Howard's ankle, travel among worries
DALLAS -- A season ago, the Dallas Mavericks became the first team in NBA history to win 50 games after stumbling to a 2-7 start.
They would rather not repeat the feat.
There are reasons the Mavericks might stub their toes out of the gates again. Start with Josh Howard's surgically repaired left ankle, which will keep him out of Tuesday night's opener against the Washington Wizards and possibly several more games. The travel itinerary, with seven of the first 11 games on the road, isn't ideal, either.
But coach Rick Carlisle expects to see results, not hear excuses.
"It's a team that we feel is better than last year," Carlisle said. "Now we've got to go out and prove it."
It took some time for the Mavericks and Carlisle to become comfortable with each other in his first season as the coach in Dallas. That won't be an issue this season.
The Mavericks kept their core intact because they wanted to build on last season. That's why re-signing point guard Jason Kidd, whom Carlisle handed the keys to the offense in the middle of the season, was a must. When transition is talked about at the American Airlines Center these days, it's referring to running the fast break, not major changes for a franchise that advanced to the second round of the playoffs for the first time since its 2006 NBA Finals appearance.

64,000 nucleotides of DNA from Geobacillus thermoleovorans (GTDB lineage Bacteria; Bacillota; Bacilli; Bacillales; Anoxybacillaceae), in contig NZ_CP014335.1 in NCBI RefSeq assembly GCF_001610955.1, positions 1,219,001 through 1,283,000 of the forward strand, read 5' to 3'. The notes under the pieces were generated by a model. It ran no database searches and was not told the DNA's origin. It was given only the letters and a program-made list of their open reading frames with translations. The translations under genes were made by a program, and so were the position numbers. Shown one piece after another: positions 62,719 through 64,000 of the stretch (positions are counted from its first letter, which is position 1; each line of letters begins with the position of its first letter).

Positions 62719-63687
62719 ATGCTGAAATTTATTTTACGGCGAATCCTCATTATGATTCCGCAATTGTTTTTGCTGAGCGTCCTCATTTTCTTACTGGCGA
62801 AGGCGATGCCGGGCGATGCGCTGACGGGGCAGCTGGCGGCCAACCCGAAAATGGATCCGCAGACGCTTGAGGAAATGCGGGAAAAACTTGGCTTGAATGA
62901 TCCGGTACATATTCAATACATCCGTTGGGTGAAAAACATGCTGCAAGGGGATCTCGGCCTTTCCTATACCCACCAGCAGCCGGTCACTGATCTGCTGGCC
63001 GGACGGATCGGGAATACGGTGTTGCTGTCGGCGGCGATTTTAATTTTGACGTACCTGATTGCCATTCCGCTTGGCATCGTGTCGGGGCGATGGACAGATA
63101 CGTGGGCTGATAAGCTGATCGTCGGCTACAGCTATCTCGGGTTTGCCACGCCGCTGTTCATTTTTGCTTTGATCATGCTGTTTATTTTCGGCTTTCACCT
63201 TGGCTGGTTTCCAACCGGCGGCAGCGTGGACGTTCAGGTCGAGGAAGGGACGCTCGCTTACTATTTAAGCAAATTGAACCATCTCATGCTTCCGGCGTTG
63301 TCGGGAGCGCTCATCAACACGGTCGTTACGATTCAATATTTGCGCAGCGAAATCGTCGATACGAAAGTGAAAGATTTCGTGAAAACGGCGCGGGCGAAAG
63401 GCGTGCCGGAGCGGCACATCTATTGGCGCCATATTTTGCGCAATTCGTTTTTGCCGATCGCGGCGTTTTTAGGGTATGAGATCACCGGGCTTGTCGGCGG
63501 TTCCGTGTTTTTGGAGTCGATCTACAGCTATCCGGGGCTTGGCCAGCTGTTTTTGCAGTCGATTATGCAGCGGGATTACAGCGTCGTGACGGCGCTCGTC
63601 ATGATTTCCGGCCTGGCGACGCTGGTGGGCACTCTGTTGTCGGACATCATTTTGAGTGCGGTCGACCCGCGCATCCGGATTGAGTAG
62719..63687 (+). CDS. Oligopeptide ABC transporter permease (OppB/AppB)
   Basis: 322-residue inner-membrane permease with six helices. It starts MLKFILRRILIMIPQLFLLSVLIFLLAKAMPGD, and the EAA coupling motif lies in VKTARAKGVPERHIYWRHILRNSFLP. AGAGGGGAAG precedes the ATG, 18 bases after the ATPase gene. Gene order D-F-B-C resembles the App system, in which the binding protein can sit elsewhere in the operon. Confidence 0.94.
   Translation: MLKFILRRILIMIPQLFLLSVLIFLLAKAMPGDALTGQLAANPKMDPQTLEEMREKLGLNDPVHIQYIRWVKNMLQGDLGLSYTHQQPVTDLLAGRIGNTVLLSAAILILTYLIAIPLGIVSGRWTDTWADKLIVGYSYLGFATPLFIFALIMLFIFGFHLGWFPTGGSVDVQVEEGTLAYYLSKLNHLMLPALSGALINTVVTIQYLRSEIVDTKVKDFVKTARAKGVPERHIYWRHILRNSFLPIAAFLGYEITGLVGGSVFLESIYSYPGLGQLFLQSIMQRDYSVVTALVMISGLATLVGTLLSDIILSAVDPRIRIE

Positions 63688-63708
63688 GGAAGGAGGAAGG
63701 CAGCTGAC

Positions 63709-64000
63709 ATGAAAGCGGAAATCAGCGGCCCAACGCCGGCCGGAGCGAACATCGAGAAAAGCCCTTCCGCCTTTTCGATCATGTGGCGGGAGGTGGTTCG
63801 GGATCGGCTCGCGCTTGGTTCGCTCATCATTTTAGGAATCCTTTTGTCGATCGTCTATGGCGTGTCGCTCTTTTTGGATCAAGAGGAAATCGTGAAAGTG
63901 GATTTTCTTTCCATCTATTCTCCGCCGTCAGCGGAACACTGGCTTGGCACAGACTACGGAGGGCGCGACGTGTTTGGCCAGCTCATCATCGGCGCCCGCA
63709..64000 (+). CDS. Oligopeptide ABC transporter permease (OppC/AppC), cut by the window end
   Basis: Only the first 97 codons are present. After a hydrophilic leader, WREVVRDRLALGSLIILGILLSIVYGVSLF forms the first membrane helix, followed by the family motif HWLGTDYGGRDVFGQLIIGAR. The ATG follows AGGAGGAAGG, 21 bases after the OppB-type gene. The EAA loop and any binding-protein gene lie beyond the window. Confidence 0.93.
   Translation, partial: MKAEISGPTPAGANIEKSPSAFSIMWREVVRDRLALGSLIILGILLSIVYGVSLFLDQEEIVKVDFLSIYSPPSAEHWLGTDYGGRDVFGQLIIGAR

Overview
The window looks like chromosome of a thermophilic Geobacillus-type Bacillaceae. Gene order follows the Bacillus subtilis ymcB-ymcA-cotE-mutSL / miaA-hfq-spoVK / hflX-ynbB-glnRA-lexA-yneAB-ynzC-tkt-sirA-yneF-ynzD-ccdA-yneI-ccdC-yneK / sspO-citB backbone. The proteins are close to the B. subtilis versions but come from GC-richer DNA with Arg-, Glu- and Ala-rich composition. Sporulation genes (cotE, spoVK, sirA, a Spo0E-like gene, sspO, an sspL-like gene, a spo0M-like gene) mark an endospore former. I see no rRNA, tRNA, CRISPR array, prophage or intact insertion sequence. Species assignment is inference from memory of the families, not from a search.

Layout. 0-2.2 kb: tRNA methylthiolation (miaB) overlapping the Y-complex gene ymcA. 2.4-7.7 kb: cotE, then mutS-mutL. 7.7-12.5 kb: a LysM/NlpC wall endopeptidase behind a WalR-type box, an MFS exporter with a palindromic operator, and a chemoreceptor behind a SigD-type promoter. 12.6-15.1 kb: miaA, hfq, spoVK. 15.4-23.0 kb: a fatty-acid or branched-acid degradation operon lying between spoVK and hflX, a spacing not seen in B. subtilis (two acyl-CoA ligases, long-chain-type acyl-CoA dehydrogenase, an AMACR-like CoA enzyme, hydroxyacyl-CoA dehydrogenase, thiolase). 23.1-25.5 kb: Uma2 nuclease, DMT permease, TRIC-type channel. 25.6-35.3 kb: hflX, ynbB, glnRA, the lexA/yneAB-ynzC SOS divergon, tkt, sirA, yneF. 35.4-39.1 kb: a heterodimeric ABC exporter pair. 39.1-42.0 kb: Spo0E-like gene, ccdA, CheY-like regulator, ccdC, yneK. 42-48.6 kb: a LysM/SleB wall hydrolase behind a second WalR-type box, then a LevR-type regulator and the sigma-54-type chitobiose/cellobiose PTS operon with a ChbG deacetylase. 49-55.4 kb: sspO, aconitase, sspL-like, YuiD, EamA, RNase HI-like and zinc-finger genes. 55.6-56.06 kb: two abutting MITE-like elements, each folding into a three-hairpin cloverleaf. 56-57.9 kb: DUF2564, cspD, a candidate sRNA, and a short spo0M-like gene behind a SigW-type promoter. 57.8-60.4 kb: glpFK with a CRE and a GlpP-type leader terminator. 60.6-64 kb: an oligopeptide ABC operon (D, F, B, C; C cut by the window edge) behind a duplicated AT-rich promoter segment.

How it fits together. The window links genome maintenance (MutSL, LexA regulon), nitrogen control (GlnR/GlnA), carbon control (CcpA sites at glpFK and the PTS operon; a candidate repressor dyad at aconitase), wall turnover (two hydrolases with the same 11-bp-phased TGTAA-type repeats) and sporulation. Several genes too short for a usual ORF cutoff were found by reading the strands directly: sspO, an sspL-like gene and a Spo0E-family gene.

Fit was considered carefully with the key roster acquisitions. The biggest move the Mavs made this summer was a sign-and-trade that brought forward Shawn Marion to Dallas. He's a four-time All-Star only a few seasons removed from being a 20-10 guy, but he's comfortable as a complementary piece on a talented team.
"I'm just trying to fill voids, those little spaces," Marion said. "Whatever I can do to complete this team is what I'm trying to do."
Marion will be the solution to a lot of the Mavs' defensive problems and will probably be one of their top three or four scorers most nights. And he has a low-maintenance offensive game, meaning he'll be able to produce without the Mavs running many plays for him. The majority of his buckets will come on fast breaks, putbacks and cuts to the basket when he takes advantage of a defense paying too much attention to Dirk Nowitzki or Jason Terry.
A strained right calf limited Marion to three preseason games, and he's right below Howard on the list of early-season health concerns. But Marion's remarkable efficiency and energy in his preseason appearances were indicative of how immediate an impact he can make.
"He's a guy that we've been missing here for the last two or three years," Terry said. "He's an athletic, versatile guy that you don't need to run a play for offensively for him to get his numbers, and defensively he is your lockdown guy that's going to get after it every night."
With Howard still hobbled, Marion is that much more important to a team that doesn't want to spend another regular season digging out of a hole.
Tim MacMahon covers the Mavericks for ESPNDallas.com. E-mail firstname.lastname@example.org.